And finally, you may just be so accustomed to avoiding that imagining moving forward in a more confident manner is a wild, new concept. If so, it will be much easier to move toward the picture that you create in your mind’s eye using all of your senses.
So play using your imagination.
For example, “In my fantasy world, I…
….open any bill, write a check and send it off.
…take my wife's hand and talk it through when I feel stressed.
…wake after 8 hours of sleep, hop in my sweats and head to the gym.
Just play with it. The purpose is not to make you feel guilty. This is an exercise to increase your creativity and curiosity.
Let your body and mind enjoy the play and possibility of doing everything in a way you would like to do it. You may feel inspired, ready to embody what you imagine. Or maybe the thoughts feel too threatening and cause increased shame. Conversely, you could discover that you are in reality facing a large portion of life but you habitually use the mantra that you are avoiding.
Just notice and write down what you discover.
3) Start with a small change in the easiest of the six targets.
So you’ve found some area of avoidance and you can see how you’d like the situation to feel different. Great!
Begin by choosing from your list of avoidances just one little action you can take that would feel really terrific (or at least good) when it’s done. Make it one with just enough challenge to pursue but not so much challenge that it is emotionally overwhelming for you. You really want to succeed on the smaller items here, so feel free to break any task down into a smaller portion.
Maybe you spend 1 minute meditating this week rather than an entire yoga/meditation session. Perhaps you do 50 push-ups before work instead of going to the gym. You could write your partner a letter of appreciation or reply to a couple of work emails.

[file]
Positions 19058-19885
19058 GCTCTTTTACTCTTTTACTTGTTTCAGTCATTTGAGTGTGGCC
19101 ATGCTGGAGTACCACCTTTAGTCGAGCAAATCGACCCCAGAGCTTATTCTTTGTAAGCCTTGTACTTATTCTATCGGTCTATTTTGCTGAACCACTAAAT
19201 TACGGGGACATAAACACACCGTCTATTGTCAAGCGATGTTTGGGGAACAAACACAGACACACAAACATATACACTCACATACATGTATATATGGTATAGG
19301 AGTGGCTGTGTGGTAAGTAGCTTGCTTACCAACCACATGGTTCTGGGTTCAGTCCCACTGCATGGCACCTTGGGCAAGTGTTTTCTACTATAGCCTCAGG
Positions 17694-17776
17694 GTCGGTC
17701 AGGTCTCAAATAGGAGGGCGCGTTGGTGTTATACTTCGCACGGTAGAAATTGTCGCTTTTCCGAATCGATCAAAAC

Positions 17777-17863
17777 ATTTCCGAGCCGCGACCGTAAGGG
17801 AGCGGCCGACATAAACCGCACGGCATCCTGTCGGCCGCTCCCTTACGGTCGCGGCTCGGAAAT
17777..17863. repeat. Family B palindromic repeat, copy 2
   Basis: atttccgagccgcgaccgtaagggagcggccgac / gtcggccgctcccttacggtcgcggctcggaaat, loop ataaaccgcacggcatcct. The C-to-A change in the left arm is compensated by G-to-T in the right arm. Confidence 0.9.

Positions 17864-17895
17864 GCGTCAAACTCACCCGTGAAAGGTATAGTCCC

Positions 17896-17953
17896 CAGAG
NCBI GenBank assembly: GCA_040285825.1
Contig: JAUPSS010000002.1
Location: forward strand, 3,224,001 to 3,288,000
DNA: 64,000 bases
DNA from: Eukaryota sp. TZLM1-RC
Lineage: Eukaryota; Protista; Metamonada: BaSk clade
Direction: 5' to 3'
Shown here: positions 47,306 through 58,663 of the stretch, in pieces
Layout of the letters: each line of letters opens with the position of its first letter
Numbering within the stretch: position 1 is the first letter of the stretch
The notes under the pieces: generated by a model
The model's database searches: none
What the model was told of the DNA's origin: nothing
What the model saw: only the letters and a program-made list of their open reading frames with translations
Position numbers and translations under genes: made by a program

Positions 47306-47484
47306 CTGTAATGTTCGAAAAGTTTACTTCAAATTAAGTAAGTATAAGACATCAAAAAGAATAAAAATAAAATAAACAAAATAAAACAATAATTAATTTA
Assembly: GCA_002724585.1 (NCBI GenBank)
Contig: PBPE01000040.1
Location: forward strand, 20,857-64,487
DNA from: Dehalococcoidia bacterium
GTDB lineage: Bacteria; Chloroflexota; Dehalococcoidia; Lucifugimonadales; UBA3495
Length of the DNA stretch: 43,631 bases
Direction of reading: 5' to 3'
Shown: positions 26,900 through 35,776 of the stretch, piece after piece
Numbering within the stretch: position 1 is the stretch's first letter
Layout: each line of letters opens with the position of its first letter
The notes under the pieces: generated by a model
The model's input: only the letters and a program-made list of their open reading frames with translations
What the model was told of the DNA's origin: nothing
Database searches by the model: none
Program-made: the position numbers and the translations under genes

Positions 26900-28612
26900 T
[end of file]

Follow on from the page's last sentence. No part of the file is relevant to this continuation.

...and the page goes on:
A small change is important and totally enough in this situation. Repeat this change often and celebrate every time you replicate it. Remind yourself that you are aiming for cellular change – not an earthquake-like shift.
4) Respect not only your new behaviors but the parts of you that have been avoiding for so long.
Here’s the thing: Parts of us that avoid are not trying to make life difficult. Avoidance is trying to save your system from pain. Granted, avoiding things and people creates more pain over time, but in the moment, it can feel pretty darn good.
Show respect to the parts of you that learned way back when that this was a good way to feel better. Love them and let all of you know that as an adult, you can handle more than you could as a child.
When you feel the need to avoid, take the time to identify what this feels like in your body or mind. Breathe and offer a pause to your system.
When you make any tiny progress on what you were formerly avoiding, celebrate! You can celebrate by writing it down on your calendar with a huge elementary-school style star. Voice record your accomplishment in your phone memos. Or call a trusted friend (who’s in on the secret) to share your success. Whatever you do, allow yourself to be at least okay with what you’ve done. And if you can feel genuinely pleased, go for it!
Avoidance doesn’t need to run your life. And you don’t need to push it away or harshly blame yourself when it happens. This time, take a few gentle steps that move you forward confidently and begin building each new challenge on those.
In time you’ll see when you truly need a realistic break and take it without avoidance or guilt. You’ll also begin to gain strength and self-confidence as you step into the life areas you were once avoiding.
There are much more to help you resource your own self-confidence in my book: Calm Your Worries: Unlock Your Secret Code to Lasting Stress Relief and Self Confidence.